Bach’s Crash Considered
Readers around the world were shocked to learn that 76-year-old author Richard Bach crashed his seaplane on Orcas Island on Aug. 31, sustaining serious injuries from which he’s still recovering. But few were surprised by the fact that the author was alone in the air that day.
Bach, whose best-selling novella Jonathan Livingston Seagull rocketed him to national prominence in 1970, has lived an outsized portion of his life in the air, as a U.S. Air Force Pilot, barnstormer and lifelong casual aviator. His writing often uses flight as a metaphor for the limitlessness of human potential. But when he clipped a power line and crashed his SeaRey amphibious plane into a grass landing strip, it served as a reminder of flight’s risk.
Seagull’s wild success—and the fact that a 100-page book, half of which is pictures of seagulls, is still a cultural touchstone four decades after its publication—speaks to our deeper cultural obsession with flight as much as the optimism of Bach’s armchair spiritualism.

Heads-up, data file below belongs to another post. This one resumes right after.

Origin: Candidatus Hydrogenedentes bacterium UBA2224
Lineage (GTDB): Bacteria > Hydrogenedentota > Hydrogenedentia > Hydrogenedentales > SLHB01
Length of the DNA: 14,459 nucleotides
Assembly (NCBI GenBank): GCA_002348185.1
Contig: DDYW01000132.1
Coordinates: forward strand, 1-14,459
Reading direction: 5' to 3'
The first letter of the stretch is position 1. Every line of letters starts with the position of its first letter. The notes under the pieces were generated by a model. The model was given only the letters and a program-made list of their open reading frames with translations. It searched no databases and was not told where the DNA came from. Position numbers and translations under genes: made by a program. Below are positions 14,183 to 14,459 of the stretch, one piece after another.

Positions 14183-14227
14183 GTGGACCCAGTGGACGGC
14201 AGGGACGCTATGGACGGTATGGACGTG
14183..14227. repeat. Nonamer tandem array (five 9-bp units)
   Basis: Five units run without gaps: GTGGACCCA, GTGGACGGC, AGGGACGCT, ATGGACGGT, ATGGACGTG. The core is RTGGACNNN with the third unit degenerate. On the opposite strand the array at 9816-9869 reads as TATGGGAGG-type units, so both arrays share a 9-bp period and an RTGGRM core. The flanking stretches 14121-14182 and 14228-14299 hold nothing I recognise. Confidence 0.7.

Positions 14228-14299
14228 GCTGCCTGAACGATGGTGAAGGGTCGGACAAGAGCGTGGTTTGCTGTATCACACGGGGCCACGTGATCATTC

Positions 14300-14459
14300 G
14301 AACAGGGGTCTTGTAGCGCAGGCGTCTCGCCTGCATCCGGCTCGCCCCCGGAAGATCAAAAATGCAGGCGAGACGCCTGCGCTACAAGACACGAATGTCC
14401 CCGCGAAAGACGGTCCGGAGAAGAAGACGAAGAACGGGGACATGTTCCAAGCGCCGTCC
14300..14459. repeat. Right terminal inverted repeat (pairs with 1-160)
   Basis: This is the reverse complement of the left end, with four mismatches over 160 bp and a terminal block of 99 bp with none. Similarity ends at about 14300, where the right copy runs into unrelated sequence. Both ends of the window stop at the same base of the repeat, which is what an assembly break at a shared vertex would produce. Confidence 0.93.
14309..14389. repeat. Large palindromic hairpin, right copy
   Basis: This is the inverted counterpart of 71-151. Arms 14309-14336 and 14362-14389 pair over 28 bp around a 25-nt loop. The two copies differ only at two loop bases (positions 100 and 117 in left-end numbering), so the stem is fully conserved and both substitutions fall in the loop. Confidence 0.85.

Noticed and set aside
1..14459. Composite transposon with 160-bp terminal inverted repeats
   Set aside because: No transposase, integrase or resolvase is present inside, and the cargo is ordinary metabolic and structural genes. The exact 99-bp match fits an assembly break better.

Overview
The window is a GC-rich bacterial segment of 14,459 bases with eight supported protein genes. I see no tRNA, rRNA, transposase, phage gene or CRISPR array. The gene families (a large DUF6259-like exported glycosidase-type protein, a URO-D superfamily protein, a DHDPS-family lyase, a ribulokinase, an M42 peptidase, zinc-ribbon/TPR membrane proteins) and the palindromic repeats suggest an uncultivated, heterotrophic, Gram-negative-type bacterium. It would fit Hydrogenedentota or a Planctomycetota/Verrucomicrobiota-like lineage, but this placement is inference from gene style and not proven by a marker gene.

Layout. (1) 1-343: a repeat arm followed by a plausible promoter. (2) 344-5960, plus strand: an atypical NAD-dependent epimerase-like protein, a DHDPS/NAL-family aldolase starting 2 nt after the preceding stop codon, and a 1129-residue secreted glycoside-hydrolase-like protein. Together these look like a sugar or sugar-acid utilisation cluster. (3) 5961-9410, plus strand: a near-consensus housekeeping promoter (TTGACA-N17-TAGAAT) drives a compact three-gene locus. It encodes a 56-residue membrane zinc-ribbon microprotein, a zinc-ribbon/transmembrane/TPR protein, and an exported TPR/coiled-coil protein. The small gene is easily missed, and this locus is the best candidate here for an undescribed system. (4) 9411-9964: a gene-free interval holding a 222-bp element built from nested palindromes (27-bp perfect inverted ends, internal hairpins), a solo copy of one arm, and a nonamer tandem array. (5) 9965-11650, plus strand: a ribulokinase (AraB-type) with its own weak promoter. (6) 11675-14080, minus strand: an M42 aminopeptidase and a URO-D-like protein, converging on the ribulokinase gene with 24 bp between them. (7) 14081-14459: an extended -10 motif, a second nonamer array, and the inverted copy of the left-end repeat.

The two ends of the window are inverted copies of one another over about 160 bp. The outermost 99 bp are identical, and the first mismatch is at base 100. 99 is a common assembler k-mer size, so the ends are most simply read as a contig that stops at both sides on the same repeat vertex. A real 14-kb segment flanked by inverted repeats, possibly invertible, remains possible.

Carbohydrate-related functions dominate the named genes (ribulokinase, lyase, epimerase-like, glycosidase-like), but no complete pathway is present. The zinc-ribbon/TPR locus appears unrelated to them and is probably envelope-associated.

Among the many pop-Transcendental bromides contained in Seagull is this: “The gull sees farthest who flies highest.” The line brings to mind David Foster Wallace’s lecture “This Is Water”: “Banal platitudes can have life-or-death importance.” Ascent, the most alluring aspect of flight, is all about verticality and vision—the drastic realignment of scope, the creation of novel perspectives. Air travel, at its most ideal, has always been the adventure away from the ground. It’s on the descent, however, where everything returns to gravitational reality. As Bach’s crash illustrates, idealized flight is just that.
“Flying solo is the freedom to do whatever you wish,” says Long Bach Nguyen (no relation), a local seaplane pilot and flight instructor. “But you can kill yourself with that freedom.”
We aspire to flight. We are creatively inspired by it—because it appears effortless. In truth, human flight requires stubborn effort; it requires paying close attention to minute details and hundreds of variables. As Nguyen says, “You don’t want anything to be too exciting.”
A gull strafing the Seattle waterfront for the remnants of a lunch break employs an innate calculus of vector and approach, of updraft, speed and glide. We can’t possibly do the same. Which is probably why we try.